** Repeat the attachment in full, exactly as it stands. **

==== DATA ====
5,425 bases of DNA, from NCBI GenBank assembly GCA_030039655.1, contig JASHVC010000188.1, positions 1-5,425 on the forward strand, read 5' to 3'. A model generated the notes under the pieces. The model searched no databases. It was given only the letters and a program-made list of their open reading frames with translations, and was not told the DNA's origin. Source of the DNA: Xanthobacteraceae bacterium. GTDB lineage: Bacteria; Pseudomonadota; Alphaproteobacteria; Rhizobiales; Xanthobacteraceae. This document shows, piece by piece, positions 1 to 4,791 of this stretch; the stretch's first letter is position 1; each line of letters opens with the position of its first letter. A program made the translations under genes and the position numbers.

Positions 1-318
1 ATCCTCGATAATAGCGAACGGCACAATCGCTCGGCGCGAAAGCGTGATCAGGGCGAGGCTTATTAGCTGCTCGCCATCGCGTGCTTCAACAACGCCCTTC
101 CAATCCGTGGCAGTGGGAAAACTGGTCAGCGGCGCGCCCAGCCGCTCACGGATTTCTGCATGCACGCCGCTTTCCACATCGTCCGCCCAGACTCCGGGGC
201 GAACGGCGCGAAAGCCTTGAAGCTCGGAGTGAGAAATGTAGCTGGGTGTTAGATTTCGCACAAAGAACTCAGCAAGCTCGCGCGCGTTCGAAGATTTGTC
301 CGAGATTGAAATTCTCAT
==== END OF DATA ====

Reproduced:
5,425 bases of DNA, from NCBI GenBank assembly GCA_030039655.1, contig JASHVC010000188.1, positions 1-5,425 on the forward strand, read 5' to 3'. A model generated the notes under the pieces. The model searched no databases. It was given only the letters and a program-made list of their open reading frames with translations, and was not told the DNA's origin. Source of the DNA: Xanthobacteraceae bacterium. GTDB lineage: Bacteria; Pseudomonadota; Alphaproteobacteria; Rhizobiales; Xanthobacteraceae. This document shows, piece by piece, positions 1 to 4,791 of this stretch; the stretch's first letter is position 1; each line of letters opens with the position of its first letter. A program made the translations under genes and the position numbers.

Positions 1-318
1 ATCCTCGATAATAGCGAACGGCACAATCGCTCGGCGCGAAAGCGTGATCAGGGCGAGGCTTATTAGCTGCTCGCCATCGCGTGCTTCAACAACGCCCTTC
101 CAATCCGTGGCAGTGGGAAAACTGGTCAGCGGCGCGCCCAGCCGCTCACGGATTTCTGCATGCACGCCGCTTTCCACATCGTCCGCCCAGACTCCGGGGC
201 GAACGGCGCGAAAGCCTTGAAGCTCGGAGTGAGAAATGTAGCTGGGTGTTAGATTTCGCACAAAGAACTCAGCAAGCTCGCGCGCGTTCGAAGATTTGTC
301 CGAGATTGAAATTCTCAT